To salvage its debt-laden Mundra power project, pushed to a corner after the Supreme Court in April ruled out compensatory tariff of 40 paise per unit, Tata Power has offered a 51% stake in the project for a nominal Rs1 to Gujarat’s state-run power utility GUVNL. This is subject to the rider that it agrees to pay full fuel cost during the remainder of the 25-year power purchase agreement (PPA). The agreement was signed in 2007.
The additional 40 paise variable tariff will ensure there is no loss on account of fuel costs. The plant’s existing capacity charge of 90 paise per unit — right now, the variable charge is 140 paise — is enough to take care of servicing the debt.
While it was not immediately known if GUVNL would accept the offer, Tata Power said: “If the procurers take over 51% equity on a back-to-back basis they would have the advantage of competitive power for full life of the plant, that is 40 years, and can have unrestricted generation even beyond 80% availability at a very competitive price.”
Electricity from the plant under the formula would still be one of the cheapest available to the SEB, the company claimed, attributing the solution to the bankers. GUVNL buys 48% of the power from Tata’s Mundra plant.
In the letter, copies of which were marked to Nripendra Misra, principal secretary to the prime minister, and the Union power secretary, the Mundra unit’s CEO Krishna Kumar Sharma said the 4,000 MW plant has accumulated losses of Rs6,457 crore against a paid-up equity of Rs6,083 crore.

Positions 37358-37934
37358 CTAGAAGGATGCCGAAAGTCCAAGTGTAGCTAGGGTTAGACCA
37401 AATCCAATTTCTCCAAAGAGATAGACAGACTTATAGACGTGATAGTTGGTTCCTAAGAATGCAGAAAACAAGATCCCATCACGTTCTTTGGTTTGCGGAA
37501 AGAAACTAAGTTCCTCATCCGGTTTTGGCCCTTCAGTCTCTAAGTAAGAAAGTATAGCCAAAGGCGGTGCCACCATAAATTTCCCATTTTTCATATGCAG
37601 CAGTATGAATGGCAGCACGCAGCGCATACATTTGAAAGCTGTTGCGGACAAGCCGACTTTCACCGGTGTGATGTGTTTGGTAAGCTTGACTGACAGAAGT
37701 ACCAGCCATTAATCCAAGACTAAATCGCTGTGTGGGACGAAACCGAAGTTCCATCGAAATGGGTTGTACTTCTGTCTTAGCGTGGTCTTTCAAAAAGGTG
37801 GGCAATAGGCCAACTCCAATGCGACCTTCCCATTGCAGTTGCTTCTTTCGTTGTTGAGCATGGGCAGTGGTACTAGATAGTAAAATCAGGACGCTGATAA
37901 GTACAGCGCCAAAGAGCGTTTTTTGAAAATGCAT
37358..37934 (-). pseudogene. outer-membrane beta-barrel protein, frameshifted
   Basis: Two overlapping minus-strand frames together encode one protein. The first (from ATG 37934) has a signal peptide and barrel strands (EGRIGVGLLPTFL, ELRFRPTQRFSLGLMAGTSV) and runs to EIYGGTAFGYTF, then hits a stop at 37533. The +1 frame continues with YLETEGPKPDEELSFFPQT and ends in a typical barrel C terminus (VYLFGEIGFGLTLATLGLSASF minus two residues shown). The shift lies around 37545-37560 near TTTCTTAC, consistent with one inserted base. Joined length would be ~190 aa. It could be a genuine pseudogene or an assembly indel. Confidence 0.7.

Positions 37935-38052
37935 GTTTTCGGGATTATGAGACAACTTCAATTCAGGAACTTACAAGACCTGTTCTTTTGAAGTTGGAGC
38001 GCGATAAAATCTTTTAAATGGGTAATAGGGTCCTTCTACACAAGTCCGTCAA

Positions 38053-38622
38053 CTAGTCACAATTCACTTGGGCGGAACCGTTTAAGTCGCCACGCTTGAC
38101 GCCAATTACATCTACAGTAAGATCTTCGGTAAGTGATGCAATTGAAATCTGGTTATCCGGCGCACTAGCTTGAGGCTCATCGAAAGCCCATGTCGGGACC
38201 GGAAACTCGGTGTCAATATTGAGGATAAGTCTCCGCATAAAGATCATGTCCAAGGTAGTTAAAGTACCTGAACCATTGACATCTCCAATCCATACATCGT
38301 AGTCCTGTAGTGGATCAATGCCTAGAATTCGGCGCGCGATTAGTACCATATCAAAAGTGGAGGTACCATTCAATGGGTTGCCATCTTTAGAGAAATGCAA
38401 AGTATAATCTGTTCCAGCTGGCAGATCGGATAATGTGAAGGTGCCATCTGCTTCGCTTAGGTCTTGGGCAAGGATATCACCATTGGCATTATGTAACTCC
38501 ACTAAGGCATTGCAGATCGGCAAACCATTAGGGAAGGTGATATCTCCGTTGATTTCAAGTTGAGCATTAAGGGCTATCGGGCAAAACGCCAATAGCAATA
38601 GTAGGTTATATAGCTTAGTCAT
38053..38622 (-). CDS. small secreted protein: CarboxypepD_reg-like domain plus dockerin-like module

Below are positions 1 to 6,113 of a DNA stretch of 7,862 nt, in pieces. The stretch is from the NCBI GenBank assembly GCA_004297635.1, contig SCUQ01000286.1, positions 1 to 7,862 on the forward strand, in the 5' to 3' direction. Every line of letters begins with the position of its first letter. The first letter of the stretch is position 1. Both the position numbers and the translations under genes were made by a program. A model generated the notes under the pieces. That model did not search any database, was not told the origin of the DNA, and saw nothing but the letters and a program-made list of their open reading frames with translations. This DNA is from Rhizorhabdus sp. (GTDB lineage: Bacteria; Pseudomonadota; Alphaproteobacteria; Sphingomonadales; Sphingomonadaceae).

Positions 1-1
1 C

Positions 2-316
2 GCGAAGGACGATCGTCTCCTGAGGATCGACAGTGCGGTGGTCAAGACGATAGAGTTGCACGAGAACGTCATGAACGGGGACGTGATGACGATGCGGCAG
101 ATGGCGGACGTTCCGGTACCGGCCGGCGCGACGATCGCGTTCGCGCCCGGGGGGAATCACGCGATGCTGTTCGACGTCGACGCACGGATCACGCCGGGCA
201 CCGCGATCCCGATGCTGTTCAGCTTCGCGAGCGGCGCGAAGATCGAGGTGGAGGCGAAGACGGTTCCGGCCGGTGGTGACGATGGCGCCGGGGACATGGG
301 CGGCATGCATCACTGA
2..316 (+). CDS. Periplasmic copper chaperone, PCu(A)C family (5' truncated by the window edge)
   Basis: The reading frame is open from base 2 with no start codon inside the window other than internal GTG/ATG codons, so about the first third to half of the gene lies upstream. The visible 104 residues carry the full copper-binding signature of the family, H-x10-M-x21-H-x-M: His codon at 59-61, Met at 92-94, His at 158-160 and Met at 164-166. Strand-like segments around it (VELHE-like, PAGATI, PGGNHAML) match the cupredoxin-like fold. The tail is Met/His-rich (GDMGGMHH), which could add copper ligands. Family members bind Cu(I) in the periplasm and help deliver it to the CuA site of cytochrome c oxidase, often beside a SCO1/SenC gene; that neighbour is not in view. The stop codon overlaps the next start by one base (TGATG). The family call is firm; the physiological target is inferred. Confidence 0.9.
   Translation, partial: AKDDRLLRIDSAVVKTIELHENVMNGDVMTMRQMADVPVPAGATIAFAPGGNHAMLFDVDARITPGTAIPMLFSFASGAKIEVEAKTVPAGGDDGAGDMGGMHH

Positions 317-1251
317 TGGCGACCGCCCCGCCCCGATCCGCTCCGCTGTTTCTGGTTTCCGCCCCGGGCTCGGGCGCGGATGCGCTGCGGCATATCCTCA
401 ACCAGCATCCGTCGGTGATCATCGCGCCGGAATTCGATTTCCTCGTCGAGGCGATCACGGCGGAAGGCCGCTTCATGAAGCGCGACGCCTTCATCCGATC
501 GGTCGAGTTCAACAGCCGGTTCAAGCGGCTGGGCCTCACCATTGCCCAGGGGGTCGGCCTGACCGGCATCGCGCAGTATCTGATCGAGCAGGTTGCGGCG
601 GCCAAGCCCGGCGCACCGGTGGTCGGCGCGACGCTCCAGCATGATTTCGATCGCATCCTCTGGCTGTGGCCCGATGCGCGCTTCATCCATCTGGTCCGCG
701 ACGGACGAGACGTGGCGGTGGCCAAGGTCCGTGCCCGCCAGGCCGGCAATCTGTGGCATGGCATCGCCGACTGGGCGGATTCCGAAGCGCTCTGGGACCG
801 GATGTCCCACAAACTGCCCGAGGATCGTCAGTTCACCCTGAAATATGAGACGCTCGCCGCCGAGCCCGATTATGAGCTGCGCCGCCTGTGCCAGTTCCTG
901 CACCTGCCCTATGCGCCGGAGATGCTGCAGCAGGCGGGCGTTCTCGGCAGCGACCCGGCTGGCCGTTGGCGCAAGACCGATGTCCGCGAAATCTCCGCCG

Besides, it has outstanding loan of Rs 10,159 crore and lenders have stopped further disbursal due to non-viability of the project, Sharma wrote.
Power minister Piyush Goyal said on Thursday that while it was up to the procurers (SEBs) to take a call on the Tata proposal, “the central government is willing to play the role of a facilitator to bring all the stakeholders on the table so that an informed, considered view can be taken”.
“We are also conscious of the issues and we will ultimately have to protect the interest of consumer so that the power tariffs through indirect route don’t increase for common man or discoms,” he said.
Tata Power was awarded the project in February 2006 after it quoted a price of Rs 2.26 for every unit of electricity generated. The imported-coal-based plant was intended to be run on the company’s own coal mines in Indonesia. In 2010, however, the Indonesian government said that any export of coal could be done only at prices linked to international rates. The Tatas, in turn, sought higher tariffs for power; the CERC first allowed it in 2013 on the PPA term of “Change in Law” and the Deepak Parekh committee computed the compensatory tariffs for the company as also Adani Power, which faced a similar problem for its Mundra unit.
However, the appellate electricity authority Aptel in 2016 ruled that “Change in Law” can’t be invoked but asked the regulator to compute the relief under force majeure. This was in fact much more generous to the firms.
In April 2017, disposing of the appeal filed by discoms from Rajasthan, Maharashtra and Punjab, the Supreme Court rejected the companies’ claims for compensatory tariffs, even as it broadened the scope of “Change in Law” in the context of domestic policies.